Thursday, December 27

I Was Born Deaf

On Christmas Eve there was a visitor at our church who was a Deaf gentleman in a wheelchair. A lady at our church introduced me to him and Rebecca looked at me and started signing "why". I knew what was next, I shifted my body between Rebecca and the man so that he couldn't see what was being said next. She said, "Why is he in a wheelchair - what happened?" and then she tried to move so that she could ask him directly without giving me a chance to answer - typical Rebecca. I interrupted her and told her that was rude, she said "why - what happened?". I said how would you feel if the first thing that he asked you was "Why are you Deaf?" - she said "Fine - I was born Deaf". She missed the point. Eventually, she gave up and didn't ask him.


Anonymous said...

Most wheelchair users welcome questions from children and don't find them rude at all. Much better to be open about it then to act like it's something to be embarassed by.

Dianrez said...

That seems to be true. Between a Deaf person and a wheelchair rider, questions seem to be less taboo.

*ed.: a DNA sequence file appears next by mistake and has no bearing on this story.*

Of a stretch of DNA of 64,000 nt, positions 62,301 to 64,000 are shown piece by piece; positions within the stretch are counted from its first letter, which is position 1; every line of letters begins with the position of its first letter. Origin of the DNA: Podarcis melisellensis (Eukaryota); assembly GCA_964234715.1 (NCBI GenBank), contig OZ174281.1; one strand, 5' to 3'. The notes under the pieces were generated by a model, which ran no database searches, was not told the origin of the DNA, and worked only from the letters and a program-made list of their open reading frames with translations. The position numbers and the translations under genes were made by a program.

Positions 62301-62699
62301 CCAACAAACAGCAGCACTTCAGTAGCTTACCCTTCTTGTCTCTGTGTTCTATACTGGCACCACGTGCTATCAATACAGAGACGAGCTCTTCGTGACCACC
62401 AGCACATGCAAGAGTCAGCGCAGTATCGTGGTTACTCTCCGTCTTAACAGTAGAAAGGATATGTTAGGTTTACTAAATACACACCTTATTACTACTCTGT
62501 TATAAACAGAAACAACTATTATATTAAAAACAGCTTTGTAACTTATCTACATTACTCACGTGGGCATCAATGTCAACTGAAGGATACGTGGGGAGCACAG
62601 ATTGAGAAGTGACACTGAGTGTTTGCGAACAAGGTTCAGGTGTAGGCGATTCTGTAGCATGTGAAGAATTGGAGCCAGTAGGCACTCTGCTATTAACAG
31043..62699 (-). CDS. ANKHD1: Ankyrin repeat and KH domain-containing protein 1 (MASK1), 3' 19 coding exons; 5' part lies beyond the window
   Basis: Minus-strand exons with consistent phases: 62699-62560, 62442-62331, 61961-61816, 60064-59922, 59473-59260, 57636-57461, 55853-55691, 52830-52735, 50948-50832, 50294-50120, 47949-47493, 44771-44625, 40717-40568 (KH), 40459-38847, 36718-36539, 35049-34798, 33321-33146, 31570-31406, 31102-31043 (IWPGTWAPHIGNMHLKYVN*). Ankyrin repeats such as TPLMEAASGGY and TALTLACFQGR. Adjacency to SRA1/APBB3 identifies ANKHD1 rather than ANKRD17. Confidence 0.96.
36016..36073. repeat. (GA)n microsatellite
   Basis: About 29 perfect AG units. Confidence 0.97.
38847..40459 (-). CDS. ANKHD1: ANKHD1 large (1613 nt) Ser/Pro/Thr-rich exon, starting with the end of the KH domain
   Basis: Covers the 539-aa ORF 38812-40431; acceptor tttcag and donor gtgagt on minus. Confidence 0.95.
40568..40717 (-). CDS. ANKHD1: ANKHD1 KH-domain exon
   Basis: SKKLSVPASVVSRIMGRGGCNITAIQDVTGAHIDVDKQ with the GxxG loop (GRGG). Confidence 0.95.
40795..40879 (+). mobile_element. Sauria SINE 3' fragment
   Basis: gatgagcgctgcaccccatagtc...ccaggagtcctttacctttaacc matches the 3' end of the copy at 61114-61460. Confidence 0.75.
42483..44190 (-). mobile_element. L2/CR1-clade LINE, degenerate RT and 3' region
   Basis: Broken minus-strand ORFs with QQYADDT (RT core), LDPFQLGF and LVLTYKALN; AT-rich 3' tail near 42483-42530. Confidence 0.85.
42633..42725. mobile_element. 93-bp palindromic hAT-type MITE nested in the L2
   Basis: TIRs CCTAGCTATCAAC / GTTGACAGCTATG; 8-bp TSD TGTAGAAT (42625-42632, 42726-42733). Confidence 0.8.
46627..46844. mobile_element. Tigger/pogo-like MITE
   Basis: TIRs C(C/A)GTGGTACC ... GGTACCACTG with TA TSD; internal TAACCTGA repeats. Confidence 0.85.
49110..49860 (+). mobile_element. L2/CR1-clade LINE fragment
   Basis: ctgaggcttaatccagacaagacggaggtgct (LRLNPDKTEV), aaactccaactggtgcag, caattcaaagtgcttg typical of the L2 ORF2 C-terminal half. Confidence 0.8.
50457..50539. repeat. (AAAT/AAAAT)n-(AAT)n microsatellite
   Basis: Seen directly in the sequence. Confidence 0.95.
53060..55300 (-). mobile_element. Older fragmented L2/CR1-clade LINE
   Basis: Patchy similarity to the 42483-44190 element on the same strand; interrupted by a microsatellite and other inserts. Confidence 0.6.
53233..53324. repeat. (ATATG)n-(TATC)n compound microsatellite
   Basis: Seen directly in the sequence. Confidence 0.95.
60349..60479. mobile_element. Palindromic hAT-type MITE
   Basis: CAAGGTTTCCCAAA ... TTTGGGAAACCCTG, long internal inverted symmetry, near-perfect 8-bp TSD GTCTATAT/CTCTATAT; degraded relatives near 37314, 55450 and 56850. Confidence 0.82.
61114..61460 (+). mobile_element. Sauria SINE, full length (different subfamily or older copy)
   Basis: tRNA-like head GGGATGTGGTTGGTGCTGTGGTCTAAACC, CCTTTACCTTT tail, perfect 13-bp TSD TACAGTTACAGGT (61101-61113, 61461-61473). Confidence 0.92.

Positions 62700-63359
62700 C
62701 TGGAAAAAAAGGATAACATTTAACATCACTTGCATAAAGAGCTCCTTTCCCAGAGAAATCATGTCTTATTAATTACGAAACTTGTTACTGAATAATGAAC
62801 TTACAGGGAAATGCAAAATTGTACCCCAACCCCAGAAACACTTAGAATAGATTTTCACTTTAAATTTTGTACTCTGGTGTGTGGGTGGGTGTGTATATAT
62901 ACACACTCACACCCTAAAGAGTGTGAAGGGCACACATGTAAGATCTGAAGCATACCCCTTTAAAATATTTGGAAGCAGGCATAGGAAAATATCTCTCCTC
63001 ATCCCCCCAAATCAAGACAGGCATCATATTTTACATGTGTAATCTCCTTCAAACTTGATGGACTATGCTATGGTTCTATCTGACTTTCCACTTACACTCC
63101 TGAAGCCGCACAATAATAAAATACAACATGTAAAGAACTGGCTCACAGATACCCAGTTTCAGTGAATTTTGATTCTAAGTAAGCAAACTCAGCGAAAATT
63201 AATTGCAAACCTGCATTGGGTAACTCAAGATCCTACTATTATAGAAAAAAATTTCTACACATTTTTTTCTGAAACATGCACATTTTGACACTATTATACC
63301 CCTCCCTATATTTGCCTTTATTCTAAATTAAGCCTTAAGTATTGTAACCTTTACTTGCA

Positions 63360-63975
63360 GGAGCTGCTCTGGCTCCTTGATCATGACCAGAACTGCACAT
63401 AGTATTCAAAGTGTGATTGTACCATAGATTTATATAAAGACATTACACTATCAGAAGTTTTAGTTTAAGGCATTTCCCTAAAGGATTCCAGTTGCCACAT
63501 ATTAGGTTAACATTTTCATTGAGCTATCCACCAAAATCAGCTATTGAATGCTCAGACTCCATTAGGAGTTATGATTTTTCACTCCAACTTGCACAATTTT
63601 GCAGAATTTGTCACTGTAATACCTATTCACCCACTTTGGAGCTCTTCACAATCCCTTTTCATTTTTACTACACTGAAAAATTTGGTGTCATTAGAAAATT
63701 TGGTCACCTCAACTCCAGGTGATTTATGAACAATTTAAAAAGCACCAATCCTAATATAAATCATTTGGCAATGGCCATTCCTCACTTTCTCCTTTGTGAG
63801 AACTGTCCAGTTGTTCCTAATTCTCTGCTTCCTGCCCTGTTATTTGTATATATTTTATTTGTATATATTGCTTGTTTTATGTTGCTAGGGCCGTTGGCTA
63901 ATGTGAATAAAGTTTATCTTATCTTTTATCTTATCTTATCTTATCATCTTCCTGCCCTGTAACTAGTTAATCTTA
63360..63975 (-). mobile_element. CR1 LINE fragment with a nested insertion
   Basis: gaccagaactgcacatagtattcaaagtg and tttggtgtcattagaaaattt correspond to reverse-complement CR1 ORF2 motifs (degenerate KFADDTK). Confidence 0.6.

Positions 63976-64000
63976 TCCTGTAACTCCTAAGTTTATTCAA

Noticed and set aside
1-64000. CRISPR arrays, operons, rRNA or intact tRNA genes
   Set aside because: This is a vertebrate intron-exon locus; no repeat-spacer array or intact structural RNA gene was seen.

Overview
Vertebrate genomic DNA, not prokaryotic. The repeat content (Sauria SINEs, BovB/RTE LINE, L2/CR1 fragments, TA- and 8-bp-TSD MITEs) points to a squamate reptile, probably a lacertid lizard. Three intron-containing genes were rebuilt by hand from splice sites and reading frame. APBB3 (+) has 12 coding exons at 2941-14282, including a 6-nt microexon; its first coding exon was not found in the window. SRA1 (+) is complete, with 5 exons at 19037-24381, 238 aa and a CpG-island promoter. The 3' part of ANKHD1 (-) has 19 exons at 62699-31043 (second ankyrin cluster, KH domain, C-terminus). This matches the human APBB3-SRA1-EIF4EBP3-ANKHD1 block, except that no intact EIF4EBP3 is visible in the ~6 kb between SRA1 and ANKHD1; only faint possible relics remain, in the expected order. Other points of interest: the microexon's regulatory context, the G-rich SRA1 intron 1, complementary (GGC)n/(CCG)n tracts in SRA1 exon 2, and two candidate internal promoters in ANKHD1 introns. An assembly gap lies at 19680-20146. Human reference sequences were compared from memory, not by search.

There will be a time later on when you can discuss the difference between too-personal and appropriate questions; for young children it's healthy to convey the attitude that disability is part of life.

Unknown said...

Don't be concerned.

It is the nature of any deaf child to ask direct questions whereas the hearing child usually asked fuzzy or unclear questions or even worse giving looks.

The Deaf is notorious for ONE thing - up front direct questions and frank responses.

deafs said...

"Between a Deaf person and a wheelchair rider, questions seem to be less taboo.", I agree! I am a member of (a popular online deaf community ), majority member of this site are deaf or HOH people (so do I). I was often asked similar question,"Are you deaf?","why?". "I was born Deaf.",I always answer. It really doesn't matter, I think.
In addition, is really a good site, it's my favorite deaf dating site. I met many kind friends there.